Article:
It hadn’t been long after the buzzer sounded when Armaan Franklin fired off the text.
Florida State’s Scottie Barnes had just euro stepped through Franklin, tossing up a floater over an outstretched arm of Trayce Jackson-Davis. It was early December in the Big Ten-ACC Challenge and Barnes was mobbed in a mosh of blonde jerseys after hitting a game-winner over IU in overtime.
Franklin hadn’t spent much time stewing over the loss before he responded to a text message from his former high school coach Jason Delaney.
“We’re going to be really good, coach,” Franklin messaged him.
Around the same time, Jackson-Davis teemed with frustration in the locker room. He got after some of his teammates. Head coach Archie Miller said it was an atmosphere unlike any other since he’s been at IU. Race Thompson later declined to reveal what Jackson-Davis said.
That sense of resiliency, even through a loss, has been the story for Indiana over the course of the season. It was the case again Monday night when Indiana’s second-half onslaught carried them to a 63-55 victory over Maryland after a lifeless first half.
“Clearly tonight wasn’t our night,” Miller said matter-of-factly after the game. “But we found a way to win.”
There have been many occasions this season where it wasn’t Indiana’s night. But they’ve always seemingly delivered a resounding response.
Start with Indiana’s lackadaisical showing against Texas in the second round of the Maui Invitational where the Hoosiers were embarrassed 66-44. The following day, though, Indiana answered by toppling Stanford in dominant fashion.
Following the loss to Florida State, Indiana churned out two consecutive wins against North Alabama and Butler. Then, after falling into an 0-2 hole in Big Ten play, Indiana clawed through overtime to beat Penn State.
Monday’s game was a perfect portrait of the Hoosiers’ ability to stay afloat with their backs against the wall.
The first half was about as bad as it gets offensively. Indiana scored a measly 21 points, shooting 9-of-30 from the field and 0-of-9 from three. Their bench and fast break points combined for a whopping total of zero.
On top of that, Franklin, who has been one of Indiana’s most reliable players, went down early in the half with a rolled ankle. All told, it appeared that IU was headed toward another Northwestern-like showing.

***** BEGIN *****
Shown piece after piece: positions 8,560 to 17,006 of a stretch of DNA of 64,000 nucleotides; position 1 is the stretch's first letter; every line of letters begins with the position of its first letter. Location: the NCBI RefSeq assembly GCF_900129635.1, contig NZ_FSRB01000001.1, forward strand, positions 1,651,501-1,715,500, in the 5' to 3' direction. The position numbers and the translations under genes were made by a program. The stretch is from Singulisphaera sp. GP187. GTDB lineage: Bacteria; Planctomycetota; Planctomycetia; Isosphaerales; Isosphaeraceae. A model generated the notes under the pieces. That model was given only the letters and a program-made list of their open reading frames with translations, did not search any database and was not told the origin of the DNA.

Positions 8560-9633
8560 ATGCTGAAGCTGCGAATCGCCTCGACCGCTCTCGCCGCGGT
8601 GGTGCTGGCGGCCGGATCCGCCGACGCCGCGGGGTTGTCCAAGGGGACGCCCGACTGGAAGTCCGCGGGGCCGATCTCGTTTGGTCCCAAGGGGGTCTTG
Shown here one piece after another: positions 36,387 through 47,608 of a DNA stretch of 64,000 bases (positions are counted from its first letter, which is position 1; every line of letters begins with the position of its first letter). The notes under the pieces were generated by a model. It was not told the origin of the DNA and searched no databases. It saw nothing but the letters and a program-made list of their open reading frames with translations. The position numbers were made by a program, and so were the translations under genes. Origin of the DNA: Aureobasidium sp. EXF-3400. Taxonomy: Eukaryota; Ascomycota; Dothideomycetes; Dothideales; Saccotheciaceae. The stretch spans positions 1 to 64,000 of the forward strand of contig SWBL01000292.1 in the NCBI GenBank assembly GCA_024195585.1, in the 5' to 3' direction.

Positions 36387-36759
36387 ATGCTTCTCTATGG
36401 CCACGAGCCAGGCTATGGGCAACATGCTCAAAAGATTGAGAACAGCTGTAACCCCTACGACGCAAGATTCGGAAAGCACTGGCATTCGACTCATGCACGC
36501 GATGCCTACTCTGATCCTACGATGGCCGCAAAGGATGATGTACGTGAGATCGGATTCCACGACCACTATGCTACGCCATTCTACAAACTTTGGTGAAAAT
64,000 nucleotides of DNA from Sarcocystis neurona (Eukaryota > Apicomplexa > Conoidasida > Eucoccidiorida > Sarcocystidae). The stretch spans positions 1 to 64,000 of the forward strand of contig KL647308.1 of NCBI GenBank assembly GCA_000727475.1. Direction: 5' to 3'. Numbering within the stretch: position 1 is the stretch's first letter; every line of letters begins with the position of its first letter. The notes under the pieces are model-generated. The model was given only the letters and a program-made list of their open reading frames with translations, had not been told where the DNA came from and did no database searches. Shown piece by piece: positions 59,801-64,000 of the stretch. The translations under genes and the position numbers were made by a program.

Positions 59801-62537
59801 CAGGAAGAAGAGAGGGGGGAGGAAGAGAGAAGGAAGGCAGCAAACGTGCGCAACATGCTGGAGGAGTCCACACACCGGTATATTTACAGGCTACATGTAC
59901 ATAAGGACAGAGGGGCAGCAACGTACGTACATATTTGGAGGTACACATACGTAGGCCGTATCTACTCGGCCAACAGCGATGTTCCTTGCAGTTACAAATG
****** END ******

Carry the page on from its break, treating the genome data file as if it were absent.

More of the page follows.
“At halftime, coach just put emphasis on you have to keep attacking the basket,” Jackson-Davis said. “Those shots are going to start falling. We make them every day in practice and so just never losing confidence.”
That’s what Indiana did.
The Hoosiers grabbed seven offensive rebounds in the second half, leading to nine second-chance points. With a more guard-oriented lineup this season, rebounding has been a constant concern for Miller. But the Hoosiers turned the tables and flourished in that category.
The offense was still far from consistent. The Hoosiers shot only 31 percent from the field and 30 percent from beyond the arc in the second half. But they kept getting boards. And they kept shooting. It paid off for Al Durham, Jerome Hunter and Rob Phinisee, who combined for 21 points after the break.
“In the second half we were a much different team,” Miller said. “We were a much more physical team around the basket and it started with Trayce. We were much more physical on the offensive glass.”
There was a moment late in the second half where every IU fan saw the season flash before their eyes when Jackson-Davis grabbed his right knee after drawing a foul. The score was still tight as he hobbled and teetered before bending down in discomfort.
Miller frantically sent Trey Galloway to the scorer’s table to check-in. But, then there was that response amid adversity. Jackson-Davis waved off Galloway.
“I just knew at this point in the game I couldn’t come out,” Jackson-Davis said.
So he stayed in, scoring 17 of his 22 points, and nine of his 15 rebounds in the second half alone.
“He’s a guy that has the ability to respond because he cares a lot,” Miller said. “He was a much different player in the second half.”
The Hoosiers extended their lead and found a way, even when it appeared they were taking another nosedive after the first half. Now they’re even at 2-2 in the conference, putting them in a reasonable position in the standings as they head to Madison on Thursday to play Wisconsin.
As much as anything, Monday’s win showed Indiana’s redeeming quality of resilience. And in a Big Ten season filled with ups and downs, it’s as important as ever.